In a murder trial where defendant police officer maintained that he mistakenly shot the victim, thinking he was using his taser, the court did not err in excluding evidence that the police department changed its taser policy after the incident to reduce the risk of confusing the weapons, said the First District Court of Appeal in People v. Mehserle (June 8, 2012, A130654), __ Cal.App.4th __ [2012 DJDAR 7630].
Defendant served as a police officer for the Bay Area Rapid Transit District and was attempting to arrest and handcuff the victim when he pulled his handgun, stood up and fired a bullet into the victim's back. At trial defendant testified that he did not intend to shoot, but only to tase him. He said he was not aware that he had mistakenly drawn his handgun until he heard the shot.
Defendant unsuccessfully attempted to introduce evidence that after the shooting BART instituted a new taser policy, which mandated that officers carry tasers on the nondominant side of the body, and that officers draw their tasers only with their nondominant hand. Defendant had worn his taser on his nondominant side, but set up so that it could be drawn with his dominant hand. Defendant contended that the evidence would have shown that BART had a faulty taser policy and provided inadequate training, which was relevant to show whether the shooting was the result of criminal negligence.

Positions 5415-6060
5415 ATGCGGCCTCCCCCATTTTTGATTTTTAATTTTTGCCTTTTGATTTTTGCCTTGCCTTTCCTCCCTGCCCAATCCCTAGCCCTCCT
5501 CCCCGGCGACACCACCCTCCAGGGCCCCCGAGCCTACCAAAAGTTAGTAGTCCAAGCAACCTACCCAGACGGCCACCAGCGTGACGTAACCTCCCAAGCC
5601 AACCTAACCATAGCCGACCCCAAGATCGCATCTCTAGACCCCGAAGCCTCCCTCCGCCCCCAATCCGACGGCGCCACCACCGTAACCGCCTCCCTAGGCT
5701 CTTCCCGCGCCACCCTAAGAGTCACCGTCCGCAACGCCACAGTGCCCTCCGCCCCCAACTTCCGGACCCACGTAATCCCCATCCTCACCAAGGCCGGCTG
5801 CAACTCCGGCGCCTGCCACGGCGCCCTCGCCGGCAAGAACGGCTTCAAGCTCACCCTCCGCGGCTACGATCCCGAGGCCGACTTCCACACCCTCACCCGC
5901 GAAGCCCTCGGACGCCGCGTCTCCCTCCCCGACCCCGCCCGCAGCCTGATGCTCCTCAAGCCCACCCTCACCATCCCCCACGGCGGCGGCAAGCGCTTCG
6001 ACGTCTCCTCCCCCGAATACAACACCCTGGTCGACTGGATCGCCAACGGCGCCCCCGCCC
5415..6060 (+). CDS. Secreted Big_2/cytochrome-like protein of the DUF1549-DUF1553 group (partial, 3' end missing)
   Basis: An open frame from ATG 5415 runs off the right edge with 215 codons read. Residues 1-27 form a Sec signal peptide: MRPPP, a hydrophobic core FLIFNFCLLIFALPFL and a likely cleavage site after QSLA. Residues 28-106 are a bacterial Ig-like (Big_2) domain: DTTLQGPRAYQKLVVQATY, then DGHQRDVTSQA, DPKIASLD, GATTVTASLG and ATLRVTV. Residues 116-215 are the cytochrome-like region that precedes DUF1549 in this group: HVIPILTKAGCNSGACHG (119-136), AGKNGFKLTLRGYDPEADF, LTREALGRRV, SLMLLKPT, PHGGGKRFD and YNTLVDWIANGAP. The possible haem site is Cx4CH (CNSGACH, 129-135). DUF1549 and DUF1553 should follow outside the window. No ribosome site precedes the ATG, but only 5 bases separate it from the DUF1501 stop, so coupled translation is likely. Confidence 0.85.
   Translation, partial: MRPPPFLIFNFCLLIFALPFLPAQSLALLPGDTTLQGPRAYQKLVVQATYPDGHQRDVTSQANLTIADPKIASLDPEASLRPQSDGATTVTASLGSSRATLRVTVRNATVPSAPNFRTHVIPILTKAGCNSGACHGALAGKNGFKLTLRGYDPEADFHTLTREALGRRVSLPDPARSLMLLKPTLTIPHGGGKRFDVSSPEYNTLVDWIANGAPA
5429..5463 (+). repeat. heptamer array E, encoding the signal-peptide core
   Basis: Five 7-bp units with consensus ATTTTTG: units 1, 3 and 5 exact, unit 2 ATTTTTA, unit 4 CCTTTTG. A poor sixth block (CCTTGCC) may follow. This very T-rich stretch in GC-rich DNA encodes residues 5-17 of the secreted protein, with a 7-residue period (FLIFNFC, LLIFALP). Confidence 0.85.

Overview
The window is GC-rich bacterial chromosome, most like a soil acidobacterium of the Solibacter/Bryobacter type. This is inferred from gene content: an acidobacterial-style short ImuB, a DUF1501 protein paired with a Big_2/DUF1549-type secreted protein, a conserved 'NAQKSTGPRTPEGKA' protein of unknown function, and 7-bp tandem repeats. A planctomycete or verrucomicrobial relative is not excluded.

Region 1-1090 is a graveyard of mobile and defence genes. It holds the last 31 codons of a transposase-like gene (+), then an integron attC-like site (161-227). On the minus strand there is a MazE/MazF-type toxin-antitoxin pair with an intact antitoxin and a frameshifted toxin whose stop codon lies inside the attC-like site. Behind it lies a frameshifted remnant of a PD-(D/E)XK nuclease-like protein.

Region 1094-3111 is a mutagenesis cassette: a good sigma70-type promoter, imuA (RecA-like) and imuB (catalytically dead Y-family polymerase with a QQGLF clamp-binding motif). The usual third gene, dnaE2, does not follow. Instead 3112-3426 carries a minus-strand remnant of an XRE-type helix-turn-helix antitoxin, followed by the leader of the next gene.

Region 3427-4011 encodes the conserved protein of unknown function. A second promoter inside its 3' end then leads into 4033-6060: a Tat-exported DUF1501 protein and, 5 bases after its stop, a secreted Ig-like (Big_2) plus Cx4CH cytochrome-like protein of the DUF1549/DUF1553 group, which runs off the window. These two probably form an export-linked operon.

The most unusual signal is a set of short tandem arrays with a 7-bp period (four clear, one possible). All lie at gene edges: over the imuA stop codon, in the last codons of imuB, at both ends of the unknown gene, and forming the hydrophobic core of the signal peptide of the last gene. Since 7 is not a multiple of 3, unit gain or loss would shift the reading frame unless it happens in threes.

On appeal, the Attorney General argued that the change in policy was evidence of remedial measures and inadmissible under Evidence Code §1151. Defendant argued that §1151 did not apply to criminal proceedings. Although the court of appeal noted that at least one case had applied §1151 in a criminal case, it chose not to decide the issue, finding that the evidence was properly excluded under Evidence Code §352.
The state of defendant's taser training was of doubtful relevance, said the court, especially considering the differences in color, weight, and location on the body of the taser and the handgun. There also was an element of speculation as to why BART changed its policy, and introduction of the evidence might have led to a mini-trial on BART's administrative decisions as to its taser policy. Under these circumstances, exclusion of the evidence was not an abuse of discretion.